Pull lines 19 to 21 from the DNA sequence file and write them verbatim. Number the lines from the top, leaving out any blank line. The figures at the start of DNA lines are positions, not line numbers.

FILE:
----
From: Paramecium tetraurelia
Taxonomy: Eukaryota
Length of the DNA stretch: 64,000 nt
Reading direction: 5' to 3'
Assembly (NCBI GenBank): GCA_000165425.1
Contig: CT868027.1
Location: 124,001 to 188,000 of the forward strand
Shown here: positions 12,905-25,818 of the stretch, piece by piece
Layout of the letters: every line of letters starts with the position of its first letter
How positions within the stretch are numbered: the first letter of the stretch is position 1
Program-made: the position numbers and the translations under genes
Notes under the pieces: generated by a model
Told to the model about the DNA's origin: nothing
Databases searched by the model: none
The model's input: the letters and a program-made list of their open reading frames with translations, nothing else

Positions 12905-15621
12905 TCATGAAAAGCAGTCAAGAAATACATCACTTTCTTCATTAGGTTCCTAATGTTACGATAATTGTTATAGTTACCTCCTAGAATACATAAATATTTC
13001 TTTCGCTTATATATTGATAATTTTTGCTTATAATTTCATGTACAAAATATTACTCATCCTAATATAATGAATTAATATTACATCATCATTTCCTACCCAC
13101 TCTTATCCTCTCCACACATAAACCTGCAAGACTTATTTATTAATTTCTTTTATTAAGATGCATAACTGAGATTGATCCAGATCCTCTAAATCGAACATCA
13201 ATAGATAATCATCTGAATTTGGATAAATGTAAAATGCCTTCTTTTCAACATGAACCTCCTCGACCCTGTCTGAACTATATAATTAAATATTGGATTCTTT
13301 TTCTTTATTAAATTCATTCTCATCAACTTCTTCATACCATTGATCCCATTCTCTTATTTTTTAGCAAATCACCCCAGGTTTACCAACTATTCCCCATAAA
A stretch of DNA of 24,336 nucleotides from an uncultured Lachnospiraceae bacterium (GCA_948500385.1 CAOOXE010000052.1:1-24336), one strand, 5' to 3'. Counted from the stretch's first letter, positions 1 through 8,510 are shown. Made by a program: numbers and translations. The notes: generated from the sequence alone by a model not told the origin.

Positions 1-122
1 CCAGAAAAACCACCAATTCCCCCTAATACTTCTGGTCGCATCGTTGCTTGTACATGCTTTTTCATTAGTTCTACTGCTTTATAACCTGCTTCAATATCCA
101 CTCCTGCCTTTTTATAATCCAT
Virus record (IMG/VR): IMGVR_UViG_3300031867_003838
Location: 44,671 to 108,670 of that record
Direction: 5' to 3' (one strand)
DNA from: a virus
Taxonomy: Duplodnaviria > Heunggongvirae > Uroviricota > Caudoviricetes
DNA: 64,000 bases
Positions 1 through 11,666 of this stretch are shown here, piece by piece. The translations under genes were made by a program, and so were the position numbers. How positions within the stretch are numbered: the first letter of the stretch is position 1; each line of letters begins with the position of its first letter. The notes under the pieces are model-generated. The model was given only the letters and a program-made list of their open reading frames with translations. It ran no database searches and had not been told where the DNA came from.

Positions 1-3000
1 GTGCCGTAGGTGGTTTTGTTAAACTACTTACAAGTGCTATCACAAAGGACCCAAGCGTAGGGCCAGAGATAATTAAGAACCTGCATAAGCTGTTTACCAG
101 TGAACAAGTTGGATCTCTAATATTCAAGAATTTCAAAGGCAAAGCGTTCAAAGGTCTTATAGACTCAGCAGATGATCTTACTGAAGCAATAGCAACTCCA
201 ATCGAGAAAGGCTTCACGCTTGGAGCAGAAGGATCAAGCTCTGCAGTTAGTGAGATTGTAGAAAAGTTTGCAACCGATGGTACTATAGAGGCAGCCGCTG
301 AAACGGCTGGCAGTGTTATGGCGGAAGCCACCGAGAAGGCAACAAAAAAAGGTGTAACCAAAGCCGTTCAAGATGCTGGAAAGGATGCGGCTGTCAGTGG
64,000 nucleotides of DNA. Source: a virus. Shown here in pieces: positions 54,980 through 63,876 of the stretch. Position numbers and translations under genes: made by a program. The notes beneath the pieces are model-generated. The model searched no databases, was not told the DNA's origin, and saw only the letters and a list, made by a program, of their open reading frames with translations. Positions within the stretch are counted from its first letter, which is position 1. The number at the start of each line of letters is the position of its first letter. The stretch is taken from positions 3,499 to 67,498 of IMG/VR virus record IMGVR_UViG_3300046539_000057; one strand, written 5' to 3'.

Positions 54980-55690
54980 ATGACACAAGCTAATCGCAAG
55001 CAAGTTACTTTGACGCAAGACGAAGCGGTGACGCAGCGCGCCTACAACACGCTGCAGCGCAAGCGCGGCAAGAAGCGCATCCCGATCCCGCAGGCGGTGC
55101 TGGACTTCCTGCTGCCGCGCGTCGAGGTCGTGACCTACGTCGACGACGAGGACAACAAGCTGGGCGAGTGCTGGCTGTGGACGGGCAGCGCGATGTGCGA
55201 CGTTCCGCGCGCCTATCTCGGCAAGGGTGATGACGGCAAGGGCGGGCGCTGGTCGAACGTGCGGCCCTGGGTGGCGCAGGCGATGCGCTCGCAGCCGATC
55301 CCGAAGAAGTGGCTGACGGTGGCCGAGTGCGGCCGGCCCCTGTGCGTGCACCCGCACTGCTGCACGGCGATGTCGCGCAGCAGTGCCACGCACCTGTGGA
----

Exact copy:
13101 TCTTATCCTCTCCACACATAAACCTGCAAGACTTATTTATTAATTTCTTTTATTAAGATGCATAACTGAGATTGATCCAGATCCTCTAAATCGAACATCA
13201 ATAGATAATCATCTGAATTTGGATAAATGTAAAATGCCTTCTTTTCAACATGAACCTCCTCGACCCTGTCTGAACTATATAATTAAATATTGGATTCTTT
13301 TTCTTTATTAAATTCATTCTCATCAACTTCTTCATACCATTGATCCCATTCTCTTATTTTTTAGCAAATCACCCCAGGTTTACCAACTATTCCCCATAAA